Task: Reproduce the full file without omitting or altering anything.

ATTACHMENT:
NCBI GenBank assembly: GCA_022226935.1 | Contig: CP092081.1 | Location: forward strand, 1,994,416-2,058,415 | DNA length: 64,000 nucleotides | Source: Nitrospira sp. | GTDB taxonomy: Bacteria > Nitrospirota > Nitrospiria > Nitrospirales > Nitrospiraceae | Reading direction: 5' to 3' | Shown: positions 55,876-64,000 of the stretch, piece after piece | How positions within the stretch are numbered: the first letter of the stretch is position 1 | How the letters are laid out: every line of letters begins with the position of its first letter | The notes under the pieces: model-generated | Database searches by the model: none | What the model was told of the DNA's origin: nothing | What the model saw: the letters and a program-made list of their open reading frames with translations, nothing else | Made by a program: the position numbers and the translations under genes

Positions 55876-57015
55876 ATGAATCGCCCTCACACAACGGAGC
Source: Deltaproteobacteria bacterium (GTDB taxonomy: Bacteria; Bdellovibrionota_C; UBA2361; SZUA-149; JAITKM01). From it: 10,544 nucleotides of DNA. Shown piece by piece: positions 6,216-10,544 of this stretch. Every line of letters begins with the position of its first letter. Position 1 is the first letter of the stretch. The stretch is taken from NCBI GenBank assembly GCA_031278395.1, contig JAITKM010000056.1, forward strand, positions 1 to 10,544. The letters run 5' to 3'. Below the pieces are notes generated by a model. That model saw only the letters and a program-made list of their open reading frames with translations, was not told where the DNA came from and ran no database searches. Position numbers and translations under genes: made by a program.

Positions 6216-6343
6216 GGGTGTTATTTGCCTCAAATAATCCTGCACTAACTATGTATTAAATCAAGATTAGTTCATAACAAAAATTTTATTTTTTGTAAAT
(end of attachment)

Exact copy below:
NCBI GenBank assembly: GCA_022226935.1 | Contig: CP092081.1 | Location: forward strand, 1,994,416-2,058,415 | DNA length: 64,000 nucleotides | Source: Nitrospira sp. | GTDB taxonomy: Bacteria > Nitrospirota > Nitrospiria > Nitrospirales > Nitrospiraceae | Reading direction: 5' to 3' | Shown: positions 55,876-64,000 of the stretch, piece after piece | How positions within the stretch are numbered: the first letter of the stretch is position 1 | How the letters are laid out: every line of letters begins with the position of its first letter | The notes under the pieces: model-generated | Database searches by the model: none | What the model was told of the DNA's origin: nothing | What the model saw: the letters and a program-made list of their open reading frames with translations, nothing else | Made by a program: the position numbers and the translations under genes

Positions 55876-57015
55876 ATGAATCGCCCTCACACAACGGAGC
Source: Deltaproteobacteria bacterium (GTDB taxonomy: Bacteria; Bdellovibrionota_C; UBA2361; SZUA-149; JAITKM01). From it: 10,544 nucleotides of DNA. Shown piece by piece: positions 6,216-10,544 of this stretch. Every line of letters begins with the position of its first letter. Position 1 is the first letter of the stretch. The stretch is taken from NCBI GenBank assembly GCA_031278395.1, contig JAITKM010000056.1, forward strand, positions 1 to 10,544. The letters run 5' to 3'. Below the pieces are notes generated by a model. That model saw only the letters and a program-made list of their open reading frames with translations, was not told where the DNA came from and ran no database searches. Position numbers and translations under genes: made by a program.

Positions 6216-6343
6216 GGGTGTTATTTGCCTCAAATAATCCTGCACTAACTATGTATTAAATCAAGATTAGTTCATAACAAAAATTTTATTTTTTGTAAAT